Home' Trinidad and Tobago Guardian : August 16th 2013 Contents B28
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Guardian www.guardian.co.tt Friday, August 16, 2013
EXPRESSION OF INTEREST
THE NORTH-CENTRAL REGIONAL HEALTH AUTHORITY "EXPRESSIONS OF INTEREST"
FROM COMPANIES WISHING TO SUPPLY
ORAL & MAXILLOFACIAL, ORTHOPAEDIC & NEUROSURGICAL IMPLANTS & INSTRUMENTATION
ON CONSIGNMENT FOR SURGERIES AT THE ERIC WILLIAMS MEDICAL SCIENCES COMPLEX
1. Interested Suppliers are invited to submit proposals which should include but not limited to:
• List of Implants and Instruments provided
• Prices of the Items
• Copy of consignment contract/agreement
• Quality Manual
2. The proposals should also include:
• A Valid Income Tax Certificate
• A Valid VAT Clearance Certificate
• A Valid NIS Certificate
• Certificate of Incorporation, Certificate of Registration and/or Certificate of Continuance (as applicable)
• Recent reference of similar services completed
• Audited Financial statements for the past three (3) years
3. Any further information may be obtained from Dr. Natasha Kochhar, Head of Dental Services at (868) 662-9839 and
Mr. James Byam, Acting Head of Surgery Services at (868) 645-2640 ext. 2970 during normal working hours.
4. The ORIGINAL AND SIX (6) COPIES OF THE ENTIRE ORIGINAL EXPRESSION OF INTEREST (EOI)
must be placed in sealed envelopes addressed to:
The Chairman of the Tenders Committee
North Central Regional Health Authority
Building 39, Eric Williams Medical Sciences Complex, Uriah Butler Highway, Champs Fleurs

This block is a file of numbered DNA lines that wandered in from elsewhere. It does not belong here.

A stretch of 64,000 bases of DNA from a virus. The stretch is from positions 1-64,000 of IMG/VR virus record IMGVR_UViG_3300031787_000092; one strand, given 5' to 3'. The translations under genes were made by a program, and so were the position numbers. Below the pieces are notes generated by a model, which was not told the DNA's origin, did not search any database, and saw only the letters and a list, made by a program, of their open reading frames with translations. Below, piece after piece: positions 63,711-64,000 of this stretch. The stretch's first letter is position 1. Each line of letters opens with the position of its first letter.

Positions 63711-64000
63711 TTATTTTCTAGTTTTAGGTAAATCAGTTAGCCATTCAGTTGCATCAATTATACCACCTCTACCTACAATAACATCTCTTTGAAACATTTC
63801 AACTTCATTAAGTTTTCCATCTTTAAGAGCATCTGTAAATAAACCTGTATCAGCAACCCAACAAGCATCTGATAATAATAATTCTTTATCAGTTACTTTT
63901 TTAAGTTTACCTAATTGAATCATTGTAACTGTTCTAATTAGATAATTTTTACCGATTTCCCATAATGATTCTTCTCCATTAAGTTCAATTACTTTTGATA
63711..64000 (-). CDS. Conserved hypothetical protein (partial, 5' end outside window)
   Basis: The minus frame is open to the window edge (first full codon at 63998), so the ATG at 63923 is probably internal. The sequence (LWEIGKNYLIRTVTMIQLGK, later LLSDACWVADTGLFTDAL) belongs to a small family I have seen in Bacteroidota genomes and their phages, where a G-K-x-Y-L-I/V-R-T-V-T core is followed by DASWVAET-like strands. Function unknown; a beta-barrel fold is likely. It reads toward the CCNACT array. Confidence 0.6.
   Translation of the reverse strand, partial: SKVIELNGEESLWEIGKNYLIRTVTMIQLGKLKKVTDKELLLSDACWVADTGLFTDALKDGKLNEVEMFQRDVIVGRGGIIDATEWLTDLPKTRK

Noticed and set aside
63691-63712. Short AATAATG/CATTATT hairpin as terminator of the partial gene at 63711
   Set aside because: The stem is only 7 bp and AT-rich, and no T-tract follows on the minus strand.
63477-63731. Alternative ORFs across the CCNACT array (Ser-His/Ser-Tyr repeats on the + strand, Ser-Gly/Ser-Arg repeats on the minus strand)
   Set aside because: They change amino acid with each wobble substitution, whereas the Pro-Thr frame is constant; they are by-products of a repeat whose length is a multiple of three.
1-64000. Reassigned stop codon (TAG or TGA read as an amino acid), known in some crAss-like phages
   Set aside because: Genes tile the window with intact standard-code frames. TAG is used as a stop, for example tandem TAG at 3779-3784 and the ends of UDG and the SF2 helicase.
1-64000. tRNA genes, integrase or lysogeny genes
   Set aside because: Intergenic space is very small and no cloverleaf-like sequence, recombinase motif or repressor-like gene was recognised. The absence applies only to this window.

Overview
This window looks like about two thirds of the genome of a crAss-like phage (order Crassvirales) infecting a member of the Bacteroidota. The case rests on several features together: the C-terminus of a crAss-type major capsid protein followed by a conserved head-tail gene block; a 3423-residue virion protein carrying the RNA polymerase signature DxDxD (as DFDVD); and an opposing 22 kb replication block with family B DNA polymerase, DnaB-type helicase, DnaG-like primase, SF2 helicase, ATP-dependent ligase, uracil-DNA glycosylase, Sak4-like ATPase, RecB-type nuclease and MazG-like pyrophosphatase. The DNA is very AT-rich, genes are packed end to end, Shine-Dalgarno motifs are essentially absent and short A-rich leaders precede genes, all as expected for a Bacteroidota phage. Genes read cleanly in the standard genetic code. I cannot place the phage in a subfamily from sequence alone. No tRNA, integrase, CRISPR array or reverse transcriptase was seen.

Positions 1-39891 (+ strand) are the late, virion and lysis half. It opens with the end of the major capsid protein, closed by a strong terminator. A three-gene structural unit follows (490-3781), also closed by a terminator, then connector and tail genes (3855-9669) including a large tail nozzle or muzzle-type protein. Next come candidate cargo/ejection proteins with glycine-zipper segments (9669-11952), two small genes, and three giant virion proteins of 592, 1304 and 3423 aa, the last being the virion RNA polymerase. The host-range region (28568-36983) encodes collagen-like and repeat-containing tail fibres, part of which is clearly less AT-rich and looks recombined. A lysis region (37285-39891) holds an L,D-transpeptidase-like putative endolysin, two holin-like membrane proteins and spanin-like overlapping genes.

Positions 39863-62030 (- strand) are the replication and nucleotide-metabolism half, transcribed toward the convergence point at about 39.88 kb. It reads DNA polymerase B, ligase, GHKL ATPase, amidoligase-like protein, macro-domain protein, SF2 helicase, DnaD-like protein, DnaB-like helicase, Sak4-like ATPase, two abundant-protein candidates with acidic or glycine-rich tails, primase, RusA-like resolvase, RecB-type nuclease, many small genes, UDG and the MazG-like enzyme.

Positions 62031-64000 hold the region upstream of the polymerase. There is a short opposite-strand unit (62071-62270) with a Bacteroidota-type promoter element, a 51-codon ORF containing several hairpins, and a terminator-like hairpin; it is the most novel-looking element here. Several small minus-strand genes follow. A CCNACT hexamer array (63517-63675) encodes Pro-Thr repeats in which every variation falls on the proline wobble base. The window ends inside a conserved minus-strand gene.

And clearly marked: Request for Expression of Interest for Oral & Maxillofacial, Orthopaedic &
Neurosurgical Implants & Instrumentation
5. The envelope(s) must be deposited personally in the Tender Box at the Tenders Department, at the above address no
later than 2:00 pm on Monday 9th September, 2013.
6. Companies will be required to sign a form indicating the date and time of deposit of the EOI.
The EOIs will be opened publicly at 2:15 pm on the date of the closing as stated above in a meeting room at Bldg. 39, Eric
Williams Medical Sciences Complex. The Tenderer or his representative may choose to be present at the opening.
7. The Authority does not bind itself to any offer.
8. Late offers will not be considered.
9. Failure to comply with any of these instructions may result in the EOI not being considered.
10.The Authority reserves the right to cancel the present EOI in its entirety or partially, without defraying any cost incurred
by any firm in submitting its EOI.
Sun: It s the best part of
the summer and the worst
thing for your skin. Besides
being the biggest cause of
skin cancer (the most com-
mon form of the big C in men), the sun s rays are
about 90 per cent to blame for signs of aging,
according to the US Environmental Protection
Think: wrinkles, age spots, and sagging skin. That
tan suddenly doesn t look so sexy, does it?
Problem is, most men aren t exactly summer
skin-savvy. According to a recent survey from the
Skin Cancer Foundation, just 51 per cent of men
wore sunscreen in the past year-no wonder twice
as many men died of melanoma last year than
Ready to study up on your skin smarts? Here, a
look at the six biggest sun myths.
Base tans prevent sunburns: Fiction